Performance tyres, selection and tyre tread patterns.

"If you're feeling tyred!"

The importance of your cars tires should never be overlooked. A cheap tyre (NB:UK Spelling, USA - Tires!) can reduce your ability to corner on a dry surface by as much a 10-20 mph. In the wet this difference can be much much greater. Most performance tyres are best in the dry but there are some good all round tyres.

So how do you select a good high performance tyre? Which tread patterns work well and what considerations are there in choosing a new set of tyres? 

High performance Tyres

Ideally (in a perfect world) you should have a dry and wet weather set of tyres (Tires) and change them in the morning – realistically for the Northern Hemisphere you should bias toward wet weather tyres (Tires) . Soft racing spec tyres give the best grip but wear very quickly. A directional ‘v’ tread pattern seems to give me the best compromise between driving in the wet and dry.

Asymmetric tread is designed with a different pattern for each corner of the car to maximise control although they all need replacing at the same time and some cannot be transferred front to back or axle to axle.

Cornering speed can vary immensely depending on tyre selection and surface conditions.

Modern cars come with recommended tyres (not just sizes but makes and models) – stick to these and you will be ok. Never have different tyres on the same axle. New tyres should generally go on the rear to prevent over steer problems and try to get the same or very similar tread patterns for the front and rear.

Bear in mind that tyres tested as the best on track could be the worst on road. Tracks are smooth and our roads are full of ruts and potholes the tyre may bounce or just create a harsh and noisy ride (my recent tyre change stopped most of the annoying in car rattles I was getting!)

Perfomance tyres

Tyre pressures also have a profound effect on handling – keep them up to the manufactures recommended pressures for the speeds you are driving at and the car will handle predictably and the tyres will last. Check them visually every day and check pressure weekly.

Regular loss of pressure can be caused by a puncture, a faulty valve, a split in the wall of the tyre or heavy driving so get a suspect tyre checked properly. Driving with the wrong tyre pressures is as illegal and dangerous as driving with under the minimum tread depth.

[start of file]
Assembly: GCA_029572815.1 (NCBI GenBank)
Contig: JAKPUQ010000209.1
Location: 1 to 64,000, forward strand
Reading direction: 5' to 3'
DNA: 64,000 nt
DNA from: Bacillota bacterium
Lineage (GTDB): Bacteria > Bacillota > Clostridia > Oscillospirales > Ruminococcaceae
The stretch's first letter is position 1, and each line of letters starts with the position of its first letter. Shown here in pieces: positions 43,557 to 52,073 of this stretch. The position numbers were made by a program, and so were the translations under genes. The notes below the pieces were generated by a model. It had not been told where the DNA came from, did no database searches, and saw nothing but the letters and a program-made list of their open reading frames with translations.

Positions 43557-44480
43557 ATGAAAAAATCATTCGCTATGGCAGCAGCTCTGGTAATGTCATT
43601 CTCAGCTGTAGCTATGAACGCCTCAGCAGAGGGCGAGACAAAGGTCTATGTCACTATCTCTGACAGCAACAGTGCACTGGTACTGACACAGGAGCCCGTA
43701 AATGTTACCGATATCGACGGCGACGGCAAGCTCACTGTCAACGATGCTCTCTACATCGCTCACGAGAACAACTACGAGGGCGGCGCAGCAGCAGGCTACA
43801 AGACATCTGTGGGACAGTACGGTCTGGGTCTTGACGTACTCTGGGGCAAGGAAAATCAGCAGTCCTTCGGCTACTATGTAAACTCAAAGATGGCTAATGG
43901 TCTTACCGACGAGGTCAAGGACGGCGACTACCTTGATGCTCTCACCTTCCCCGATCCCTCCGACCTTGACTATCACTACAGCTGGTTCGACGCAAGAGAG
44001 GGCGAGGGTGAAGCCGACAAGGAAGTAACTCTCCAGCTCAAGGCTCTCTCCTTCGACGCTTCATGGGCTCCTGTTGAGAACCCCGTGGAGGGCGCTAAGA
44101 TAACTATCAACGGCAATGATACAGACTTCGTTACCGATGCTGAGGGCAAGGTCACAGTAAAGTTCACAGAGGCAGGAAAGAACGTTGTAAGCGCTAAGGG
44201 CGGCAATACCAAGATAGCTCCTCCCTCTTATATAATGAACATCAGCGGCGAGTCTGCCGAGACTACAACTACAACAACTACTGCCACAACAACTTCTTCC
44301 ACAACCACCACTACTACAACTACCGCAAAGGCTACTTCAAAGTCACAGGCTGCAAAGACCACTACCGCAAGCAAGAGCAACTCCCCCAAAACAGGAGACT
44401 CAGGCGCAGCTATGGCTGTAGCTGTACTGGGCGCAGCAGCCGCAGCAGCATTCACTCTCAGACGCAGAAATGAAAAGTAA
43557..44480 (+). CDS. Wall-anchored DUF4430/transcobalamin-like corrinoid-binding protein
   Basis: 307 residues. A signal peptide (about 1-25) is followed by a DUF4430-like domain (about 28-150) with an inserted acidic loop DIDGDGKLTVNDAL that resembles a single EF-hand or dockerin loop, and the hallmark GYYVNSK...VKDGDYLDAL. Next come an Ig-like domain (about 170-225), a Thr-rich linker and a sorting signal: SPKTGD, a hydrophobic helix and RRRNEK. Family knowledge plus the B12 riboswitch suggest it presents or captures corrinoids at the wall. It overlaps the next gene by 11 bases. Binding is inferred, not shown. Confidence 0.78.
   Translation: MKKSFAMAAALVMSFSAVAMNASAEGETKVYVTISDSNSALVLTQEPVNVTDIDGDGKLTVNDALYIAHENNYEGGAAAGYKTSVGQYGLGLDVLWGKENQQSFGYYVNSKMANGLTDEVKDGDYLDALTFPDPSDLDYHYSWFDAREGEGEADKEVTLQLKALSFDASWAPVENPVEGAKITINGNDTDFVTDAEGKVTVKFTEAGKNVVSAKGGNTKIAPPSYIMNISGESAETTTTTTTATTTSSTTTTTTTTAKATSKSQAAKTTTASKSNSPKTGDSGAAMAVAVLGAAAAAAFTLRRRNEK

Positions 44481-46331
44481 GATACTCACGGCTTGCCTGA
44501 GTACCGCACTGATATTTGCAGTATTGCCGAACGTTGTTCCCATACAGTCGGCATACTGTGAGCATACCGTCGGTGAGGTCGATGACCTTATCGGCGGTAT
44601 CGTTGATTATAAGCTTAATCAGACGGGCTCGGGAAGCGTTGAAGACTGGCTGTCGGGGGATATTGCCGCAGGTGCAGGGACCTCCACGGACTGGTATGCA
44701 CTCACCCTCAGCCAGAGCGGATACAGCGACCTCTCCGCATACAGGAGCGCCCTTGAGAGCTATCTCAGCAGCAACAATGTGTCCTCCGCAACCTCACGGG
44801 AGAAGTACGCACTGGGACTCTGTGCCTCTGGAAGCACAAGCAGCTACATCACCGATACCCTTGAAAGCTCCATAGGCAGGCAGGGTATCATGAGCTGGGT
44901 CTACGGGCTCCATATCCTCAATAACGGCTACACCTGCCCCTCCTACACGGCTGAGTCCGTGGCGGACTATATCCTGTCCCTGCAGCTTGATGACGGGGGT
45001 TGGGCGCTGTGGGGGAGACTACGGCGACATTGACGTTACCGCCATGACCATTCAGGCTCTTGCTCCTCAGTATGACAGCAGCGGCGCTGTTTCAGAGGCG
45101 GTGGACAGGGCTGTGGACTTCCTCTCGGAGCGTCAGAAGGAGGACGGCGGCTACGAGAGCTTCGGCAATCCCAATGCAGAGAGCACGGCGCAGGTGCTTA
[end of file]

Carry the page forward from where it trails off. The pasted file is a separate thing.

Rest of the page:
Balancing a wheel

The wheel should also be balanced (I recommend yearly as the tyre tread wears down and the alloy receives little knocks and scrapes). To maintain full control over the car and optimum life of tyres and brakes you must get all wheel checked and balanced. The wobble of a wheel at high speeds can also damage other components near the wheel like brakes and suspension so get it checked properly.

The best grip in the dry comes from a slick tyre, one with no tread pattern whatsoever. This is illegal for road use as these are extremely dangerous in the wet. A good compromise is a tyre which has large rubber contact areas. These often have a diamond style cut.

V grooves are good all round tyres and although these do not give the best grip in corners they were voted best tyres by our members using them due to the predictability of the handling. So often the on-paper results of tests are quite different from the real life feel of the tyre. Most rims can take tyres that are a little wider than standard and as the contact area is increased the grip is also better.

Tyre prices vary considerably and this should be taken into account when buying a rim. Often a slightly larger profile can save as much as £200 per tyre! So make sure you don't end up with a really rare size, as a premium, will always be attached to the price and many tyre specialists will have to order in stock when you need a replacement.

Punctures are a real pain but it is worth bearing in mind that these can be repaired if the damage is in the central third of the tyre tread area. Inner tubes cannot be used in tubeless tyres due to the ridges around the inside of the tyre - which rub on the tube wearing it away until the tube eventually blows.

Damage in the side-wall of a tyre can mean a serious accident is looming if there is a blow out. Always avoid rubbing the tyre against the kerb when parking and check for damage frequently. If tyres need regularly inflating then suspect a puncture. Punctures can easily be detected using a strong washing up liquid mixture and pumping up the tyre. Bubbles will form in the area of the puncture (it's also worth checking the valve as well as these have been known to fail).


If you would like to know more, or just get some friendly advice on tyres or car specific advice please join our friendly forum. We frequently have discussions on our experiences with different brands of tyres from grip and control to wear characteristics.

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